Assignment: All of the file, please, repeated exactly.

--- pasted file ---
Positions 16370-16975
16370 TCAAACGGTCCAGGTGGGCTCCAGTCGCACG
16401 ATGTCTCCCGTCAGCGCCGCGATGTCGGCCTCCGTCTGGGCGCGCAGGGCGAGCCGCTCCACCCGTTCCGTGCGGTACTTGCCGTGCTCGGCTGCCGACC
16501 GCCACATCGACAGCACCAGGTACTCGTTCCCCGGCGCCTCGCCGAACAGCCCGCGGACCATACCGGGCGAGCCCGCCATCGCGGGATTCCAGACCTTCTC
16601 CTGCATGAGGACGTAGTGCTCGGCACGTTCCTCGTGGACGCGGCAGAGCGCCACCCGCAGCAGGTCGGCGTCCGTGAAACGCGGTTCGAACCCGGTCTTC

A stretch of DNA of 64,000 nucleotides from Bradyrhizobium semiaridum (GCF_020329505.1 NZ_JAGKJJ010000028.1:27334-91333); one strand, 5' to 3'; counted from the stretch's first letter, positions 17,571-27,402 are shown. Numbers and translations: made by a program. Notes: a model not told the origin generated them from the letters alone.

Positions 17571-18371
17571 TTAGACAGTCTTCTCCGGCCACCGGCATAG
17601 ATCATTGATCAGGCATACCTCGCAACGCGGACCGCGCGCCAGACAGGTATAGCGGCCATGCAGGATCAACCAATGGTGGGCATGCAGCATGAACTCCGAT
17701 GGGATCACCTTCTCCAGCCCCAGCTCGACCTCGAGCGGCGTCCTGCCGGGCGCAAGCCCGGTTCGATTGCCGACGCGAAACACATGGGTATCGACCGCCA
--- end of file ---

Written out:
Positions 16370-16975
16370 TCAAACGGTCCAGGTGGGCTCCAGTCGCACG
16401 ATGTCTCCCGTCAGCGCCGCGATGTCGGCCTCCGTCTGGGCGCGCAGGGCGAGCCGCTCCACCCGTTCCGTGCGGTACTTGCCGTGCTCGGCTGCCGACC
16501 GCCACATCGACAGCACCAGGTACTCGTTCCCCGGCGCCTCGCCGAACAGCCCGCGGACCATACCGGGCGAGCCCGCCATCGCGGGATTCCAGACCTTCTC
16601 CTGCATGAGGACGTAGTGCTCGGCACGTTCCTCGTGGACGCGGCAGAGCGCCACCCGCAGCAGGTCGGCGTCCGTGAAACGCGGTTCGAACCCGGTCTTC

A stretch of DNA of 64,000 nucleotides from Bradyrhizobium semiaridum (GCF_020329505.1 NZ_JAGKJJ010000028.1:27334-91333); one strand, 5' to 3'; counted from the stretch's first letter, positions 17,571-27,402 are shown. Numbers and translations: made by a program. Notes: a model not told the origin generated them from the letters alone.

Positions 17571-18371
17571 TTAGACAGTCTTCTCCGGCCACCGGCATAG
17601 ATCATTGATCAGGCATACCTCGCAACGCGGACCGCGCGCCAGACAGGTATAGCGGCCATGCAGGATCAACCAATGGTGGGCATGCAGCATGAACTCCGAT
17701 GGGATCACCTTCTCCAGCCCCAGCTCGACCTCGAGCGGCGTCCTGCCGGGCGCAAGCCCGGTTCGATTGCCGACGCGAAACACATGGGTATCGACCGCCA